Ibiza is a popular island in the Balearics that is known for its vibrant night life and stunning scenery. Spain along with the Balearic and Canary Islands are currently not included on the UK’s travel corridor list. The Foreign, Commonwealth & Development Office (FCDO) are advising against all non-essential travel to mainland Spain and its surrounding islands.
But the popular holiday destinations could soon be even more tricky to visit.
Ibiza along with the popular holiday resort of San Antonio are both facing 15-day lockdowns and night-time curfews unless its coronavirus cases begin to drop.
The two holiday hotspots are on a list of 15 places in the Balearic Islands that the regional government is considering tightening its regulations for early next week.
President of the Balearic Islands Francina Armengol said she would be contacting all of the “hot spot” municipalities to explain that urgent action may be taken once the new laws are approved on Monday.
Ms Armengol said the Ministry of Health intends to order special measures in the “hottest areas” or those with the highest incidence of coronavirus.
She said it was absolutely vital to get the coronavirus cases under control.
There are currently six active outbreaks in Majorca alone.
The Balearic president appeared at a press conference with Minister of Health, Patricia Gómez to announce the new security measures after a recording an increase in coronavirus infections in the Balearics.
Ms Gómez said the Balearic Islands would now have very stringent measures, very similar to those that existed during phase one of Spain’s de-escalation period which started with the lifting of the State of Alarm on June 21.
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The 15 municipalities that will be affected are: Palma, Valldemossa, Santa Maria, Inca, Deià, Esporles, Marratxí, Alaró, Binissalem , Banyalbufar, Llucmajor, Ibiza, Sant Antòni, Ciutadella and Sant Lluís.
The Balearics President also said health officials would be able to step in to any municipality, town, village or district to impose whatever measures they felt were needed, depending on the severity of the coronavirus outbreaks.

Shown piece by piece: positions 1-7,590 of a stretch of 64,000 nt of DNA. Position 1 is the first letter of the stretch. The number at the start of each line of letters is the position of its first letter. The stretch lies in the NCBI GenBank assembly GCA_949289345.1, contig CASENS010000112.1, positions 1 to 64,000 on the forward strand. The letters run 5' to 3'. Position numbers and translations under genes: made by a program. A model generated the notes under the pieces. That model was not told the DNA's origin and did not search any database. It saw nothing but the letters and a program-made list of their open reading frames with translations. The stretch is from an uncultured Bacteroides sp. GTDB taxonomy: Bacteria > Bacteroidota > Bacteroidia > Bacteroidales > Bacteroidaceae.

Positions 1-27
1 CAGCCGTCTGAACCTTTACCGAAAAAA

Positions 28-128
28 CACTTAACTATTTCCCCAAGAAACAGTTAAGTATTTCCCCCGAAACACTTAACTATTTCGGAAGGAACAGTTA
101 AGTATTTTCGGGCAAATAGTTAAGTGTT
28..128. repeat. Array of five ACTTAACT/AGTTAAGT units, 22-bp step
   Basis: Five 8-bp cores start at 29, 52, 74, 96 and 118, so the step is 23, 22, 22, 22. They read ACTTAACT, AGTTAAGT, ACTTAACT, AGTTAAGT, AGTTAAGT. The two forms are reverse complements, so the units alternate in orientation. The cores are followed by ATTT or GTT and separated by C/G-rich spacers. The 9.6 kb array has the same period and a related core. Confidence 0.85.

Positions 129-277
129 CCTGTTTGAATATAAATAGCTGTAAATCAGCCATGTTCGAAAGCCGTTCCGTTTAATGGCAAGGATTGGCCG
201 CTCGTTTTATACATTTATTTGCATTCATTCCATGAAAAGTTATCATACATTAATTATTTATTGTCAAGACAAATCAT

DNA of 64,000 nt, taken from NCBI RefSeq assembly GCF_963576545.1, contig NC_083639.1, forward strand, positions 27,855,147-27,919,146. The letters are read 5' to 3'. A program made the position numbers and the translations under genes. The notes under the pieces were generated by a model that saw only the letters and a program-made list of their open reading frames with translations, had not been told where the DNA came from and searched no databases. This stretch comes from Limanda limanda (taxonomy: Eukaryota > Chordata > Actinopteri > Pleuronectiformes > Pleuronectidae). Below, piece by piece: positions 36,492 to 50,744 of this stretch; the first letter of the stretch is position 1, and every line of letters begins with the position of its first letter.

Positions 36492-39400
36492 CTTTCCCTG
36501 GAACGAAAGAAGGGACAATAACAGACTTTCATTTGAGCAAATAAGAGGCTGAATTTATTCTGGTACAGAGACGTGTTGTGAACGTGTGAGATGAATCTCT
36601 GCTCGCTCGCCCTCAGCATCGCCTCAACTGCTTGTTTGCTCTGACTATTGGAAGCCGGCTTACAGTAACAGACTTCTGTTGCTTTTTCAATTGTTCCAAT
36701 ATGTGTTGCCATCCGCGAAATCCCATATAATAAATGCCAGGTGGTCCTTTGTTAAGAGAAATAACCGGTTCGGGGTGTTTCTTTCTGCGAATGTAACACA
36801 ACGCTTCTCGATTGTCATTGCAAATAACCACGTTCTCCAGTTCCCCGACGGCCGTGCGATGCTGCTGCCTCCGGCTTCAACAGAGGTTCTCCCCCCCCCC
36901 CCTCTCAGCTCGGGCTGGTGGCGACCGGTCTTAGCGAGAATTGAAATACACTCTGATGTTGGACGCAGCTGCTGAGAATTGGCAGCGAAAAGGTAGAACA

The new measures are “to try to stop transmission within the community and protect the population”, she added.
Some of the other measures include cutting the number of people meeting up for social events to just five, whether in public or private, and to increase coronavirus testing in any of the areas where special intervention is needed.
Around 100 soldiers are to be drafted in to help tracking teams find contacts of all those people who test positive with around one tracker for every 3,500 inhabitants.
The Balearic government has also warned of increased fines if people fail to obey coronavirus safety rules, particularly the wearing of masks and keeping to social distancing, and has drawn up a list of everyone who is supposed to be in quarantine.
Police will be going door to door to make sure they are not breaking their isolation.
The alert comes as Ibiza and Formentera – the smallest of Spain’s Balearic islands – recorded another 42 cases of coronavirus within 24 hours, bringing the active number of positives to 684.
There are 43 people in hospital, of which two are in intensive care.
The number of positives accumulated in both islands since the pandemic began is 1,164 people.
In the same 24-hour timescale, the Balearic Islands as a group registered 297 new cases and four deaths, bringing the total number of positives since the pandemic began to 9,067.
Spain has recorded over 517,000 cases of coronavirus and just over 29,000 deaths.
The country’s recorded cases are currently the highest in Europe.
Additional reporting by Rita Sobot
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